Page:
Here, once again, is information on how to reach Gov. Lynch, to remind him of how many of us are invested in New Hampshire doing the right thing. And, since the decision is largely in the hands of the House, here’s how to reach out to Rep. Terie Norelli, the current New Hampshire Speaker of the House.

Let’s show them how many straight and LGBT alike want equality for all!

Anti-Bullying Bill Clears Committee, Headed to Texas House

April 21, 2009

Good news from our friends at Equality Texas, who we partnered with on the recent Lobby Day event at the Texas State Capitol.

One of the bills designed to help defend LGBT youth in Texas, HB 1323, has cleared committee and could be debated on the Texas House floor as early as this week.   According to Equality Texas’s fact sheet on the bill, it would:

  • “add reporting standards for incidents of bullying in Texas public schools.   Specifically, school districts would be required to provide reports detailing the number, rate, and type of incidents of bullying, harassment, sexual harassment, and discrimination against students.
  • require districts to adopt model policies on bullying and harassment.
  • provide for confidentiality, parental notification, transfer of the bully rather than the victim.
  • define and proscribe ‘cyberbullying’ and off campus conduct that affects the educational environment.”

The recent, horrific account of an 11-year-old who recently committed suicide after enduring bullying, including daily taunts about being gay is sadly one of a growing number of examples of how adversely bullying can affect our kids.  The bill not only seeks better and more comprehensive protections against bullying, but it also defines cyberbullying, which past state legislation against bullying doesn’t even address because of its relative newness.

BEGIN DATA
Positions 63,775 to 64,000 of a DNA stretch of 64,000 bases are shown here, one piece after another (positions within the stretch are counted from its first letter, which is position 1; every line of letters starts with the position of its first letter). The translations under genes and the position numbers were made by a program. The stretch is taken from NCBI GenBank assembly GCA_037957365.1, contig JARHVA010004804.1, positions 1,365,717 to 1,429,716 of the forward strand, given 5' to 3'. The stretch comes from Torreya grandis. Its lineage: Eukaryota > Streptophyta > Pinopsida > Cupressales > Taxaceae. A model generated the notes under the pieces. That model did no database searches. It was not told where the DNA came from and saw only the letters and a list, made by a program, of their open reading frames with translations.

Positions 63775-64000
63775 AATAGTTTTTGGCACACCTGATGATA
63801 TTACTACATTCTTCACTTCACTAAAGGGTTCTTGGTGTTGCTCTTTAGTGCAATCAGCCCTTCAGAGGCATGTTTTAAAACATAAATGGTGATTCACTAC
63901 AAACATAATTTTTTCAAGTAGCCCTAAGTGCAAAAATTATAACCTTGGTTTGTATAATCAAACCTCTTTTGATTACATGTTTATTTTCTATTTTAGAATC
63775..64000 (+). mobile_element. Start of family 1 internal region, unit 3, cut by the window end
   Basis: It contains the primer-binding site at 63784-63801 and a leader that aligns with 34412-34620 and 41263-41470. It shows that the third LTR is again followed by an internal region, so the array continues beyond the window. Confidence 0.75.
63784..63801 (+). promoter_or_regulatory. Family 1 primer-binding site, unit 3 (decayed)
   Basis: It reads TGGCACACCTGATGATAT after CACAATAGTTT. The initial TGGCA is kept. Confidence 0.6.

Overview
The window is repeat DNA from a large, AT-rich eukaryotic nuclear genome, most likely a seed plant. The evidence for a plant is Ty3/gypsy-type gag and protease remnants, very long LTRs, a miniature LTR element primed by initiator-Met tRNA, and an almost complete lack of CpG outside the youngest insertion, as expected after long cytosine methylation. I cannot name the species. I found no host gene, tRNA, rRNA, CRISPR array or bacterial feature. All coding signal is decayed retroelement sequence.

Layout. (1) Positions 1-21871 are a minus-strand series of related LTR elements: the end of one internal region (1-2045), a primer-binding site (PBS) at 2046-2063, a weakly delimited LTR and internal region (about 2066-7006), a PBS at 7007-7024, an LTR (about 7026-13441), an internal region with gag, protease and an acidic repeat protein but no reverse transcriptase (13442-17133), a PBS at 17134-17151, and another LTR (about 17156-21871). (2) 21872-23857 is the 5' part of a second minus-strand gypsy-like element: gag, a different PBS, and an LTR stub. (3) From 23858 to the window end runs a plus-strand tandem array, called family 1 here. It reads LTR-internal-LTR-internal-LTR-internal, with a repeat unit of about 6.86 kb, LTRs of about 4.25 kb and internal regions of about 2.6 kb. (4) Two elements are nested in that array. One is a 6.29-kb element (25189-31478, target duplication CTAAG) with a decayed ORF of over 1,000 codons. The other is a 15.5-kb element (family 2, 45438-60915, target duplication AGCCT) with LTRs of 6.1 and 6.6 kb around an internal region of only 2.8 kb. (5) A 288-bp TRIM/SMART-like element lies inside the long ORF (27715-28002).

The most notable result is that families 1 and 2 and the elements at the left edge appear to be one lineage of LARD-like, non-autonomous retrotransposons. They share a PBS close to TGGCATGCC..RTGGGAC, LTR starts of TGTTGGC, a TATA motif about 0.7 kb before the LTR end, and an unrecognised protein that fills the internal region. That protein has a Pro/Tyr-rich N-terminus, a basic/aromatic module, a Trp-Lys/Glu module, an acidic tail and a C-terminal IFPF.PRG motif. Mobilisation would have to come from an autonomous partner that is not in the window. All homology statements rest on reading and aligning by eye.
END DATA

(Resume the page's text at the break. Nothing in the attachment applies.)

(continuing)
Equality Texas suggests this sample letter in support of HB 1323:  Sample Letter

To find your representative, this page can help.

If you’re in Texas, please write today to help the bill get passed this session.

Update on Gay Marriage in Vermont (and now New Hampshire)

March 30, 2009

The legislative action around gay marriage in Vermont — and now in New Hampshire — is getting more and more interesting by the day.

In Vermont, it looks as if both the state’s House and Senate will pass a bill affording LGBT individuals the right to marry, but Gov. Jim Douglas has said he may veto the bill if it crosses his desk without the 2/3 majority necessary to override a veto. As a result, he’s been getting a lot of letters and e-mails in the last few days expressing concern over the possible veto, here’s how to add your voice to the growing chorus.

In New Hampshire, the State House narrowly passed a similar bill several days ago, and the Senate will now take up the bill. As in Vermont, there’s concern among LGBT equality supporters that the state’s governor will veto the bill should it pass. Here’s how to contact him in case you want to let him know about your support for gay marriage rights.